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24 May 2022

Could you pay less for your stocks and shares Isa?

Which? reveals the huge savings to be made by picking the right investment platform

With inflation predicted to hit 10% this year, many of us are looking for ways to grow our savings. One way you could beat inflation is placing some money in a stocks and shares Isa. 

Unlike a cash Isa, you'll most likely need to pay for a stocks and shares Isa - whether or not your investments do well.

We've found that the difference in fees between the most and least expensive stocks and share Isa providers can be considerable.

Invest £5,000, and you could save up to £112 a year by going from the most to the least expensive provider (2.24%). Invest £250,000 and that annual saving jumps to £1,101 (0.44%).

And, as you'll be wanting to invest for five years or more to ride out market dips, those savings can really add up.

Here we reveal the cheapest stocks and shares Isa providers. To find out how their customers rated them, and for our Which? Recommended Providers, see our best stocks and shares Isas.

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What kind of Isa should you choose?

An Isa is a tax-free way to save money. You can have one more than type of Isa and you can put up to £20,000 a year in any of them. 

There are several different types. A cash Isa works much like a traditional savings account, and there are cash versions of Lifetime Isas and Junior Isas.

Stocks and shares Isas work a little differently, as do stocks and shares Lifetime Isas and Junior Isas.

Once you've opened these Isas, you'll need to decide which investments you'd like your money to go into (though some platforms will do this for you).

You'll pay two sets of fees: to the stocks and shares Isa provider, and to the managers of any investment funds or investment trusts you hold.

Can you afford a stocks and shares Isa?

Stocks and shares Isa fees are paid by selling a small portion of your investments, so you won't need to set aside money for them.

However, some platforms, like AJ Bell Younivest, will ask for a minimum investment of £500 before you can open a stocks and shares Isa. Others like Moneybox will let you open one for just £1.

Before you invest, you need to ask yourself whether you can afford to take the risk that your investments will go down as well as up. 

It’s generally advised you have at least three to six months’ cash in a savings account before you start investing. To find out more about how much risk you can afford to take on, check out our guide on investment risk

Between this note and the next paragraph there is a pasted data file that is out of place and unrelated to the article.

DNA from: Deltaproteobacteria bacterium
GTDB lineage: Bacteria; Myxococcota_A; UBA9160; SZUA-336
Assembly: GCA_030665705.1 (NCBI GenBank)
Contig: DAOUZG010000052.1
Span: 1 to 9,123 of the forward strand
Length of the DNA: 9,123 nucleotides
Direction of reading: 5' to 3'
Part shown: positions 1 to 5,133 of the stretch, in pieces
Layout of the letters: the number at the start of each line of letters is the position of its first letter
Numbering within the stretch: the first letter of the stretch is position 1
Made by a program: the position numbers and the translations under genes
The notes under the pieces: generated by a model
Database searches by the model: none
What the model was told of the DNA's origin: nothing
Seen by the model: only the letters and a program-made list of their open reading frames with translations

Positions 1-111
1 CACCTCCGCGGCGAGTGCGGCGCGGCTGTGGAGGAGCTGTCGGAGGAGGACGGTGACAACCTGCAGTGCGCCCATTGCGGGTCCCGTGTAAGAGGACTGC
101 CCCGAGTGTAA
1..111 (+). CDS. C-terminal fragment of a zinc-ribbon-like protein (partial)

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Which platforms are cheapest?

The cheapest platforms for you depends on how much you have saved and what you want to invest in. 

Investors with smaller portfolios - less than £50,000 - will usually be better off choosing a platform with a low percentage-based charge. 

For example,  it costs 0.15% a year for Vanguard's stocks and shares Isa - which works out at just £15 a year for a portfolio smaller than £10,000 (not including fund charges, approximately £20 extra). The most expensive platform for the same-sized portfolio charges more than ten times this. 

Investors with larger portfolios - more than £50,000 - will be better off with platforms that charge a flat fee, like Halifax Share Dealing or Interactive Investor, which charge £120 and £112 a year respectively regardless of whether you invest £5,000 and £500,000. 

If you want to trade shares, ETFs or investment trusts, watch out for transaction fees. This is how much a platform charges you to buy and sell shares. Some platforms will lower the charge if you buy shares as part of a regular savings plan. Others won’t charge this at all. 

Are commission-free platforms really free?

Commission-free trading means the platform doesn’t charge you to buy and sell shares.

But these platforms aren’t completely free.

While Freetrade doesn't charge ongoing or transaction fees for a general investment account, you'll pay £3 a month (£36 a year) for a stocks and shares Isa. 

This is still very cheap for large portfolios and the tax savings can also be considerable.

But you'll need to be comfortable with a relatively limited range of investments. It costs £9.99 a month (£120 a year) to upgrade to Freetrade Plus, which grants you access to a bigger selection of stocks and ETFs, as well as letting you limit orders and stop losses - not much cheaper than some of the flat fee platforms we've mentioned above.

Another commission-free trading app, Trading 212, is currently not opening new accounts for UK customers while it deals with a backlog of applications. 

To look beyond headline charges, go to our in-depth reviews of Freetrade as well as more established competitors such as Hargreaves Lansdown, Interactive Investor and AJ Bell Youinvest.

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Key steps to take when picking a stocks and shares Isa provider

  • Look at whether they use a percentage-based charge or a flat fee. This will have a huge impact on costs depending on whether you have a big or small portfolio.
  • Add up the transaction charges. Even if you don't think you'll buy and sell shares, these are still important. Most platforms don't charge you to trade funds but some - like AJ Bell Youinvest - still do.
  • Consider the fund charges. On top of the platform fee, you'll pay fees for the management of the fund.
  • Check customer scores. Better customer service, research tools and investment options could pay off and make high fees worthwhile. We surveyed over 7,000 customers to pick our Which? Recommended Providers.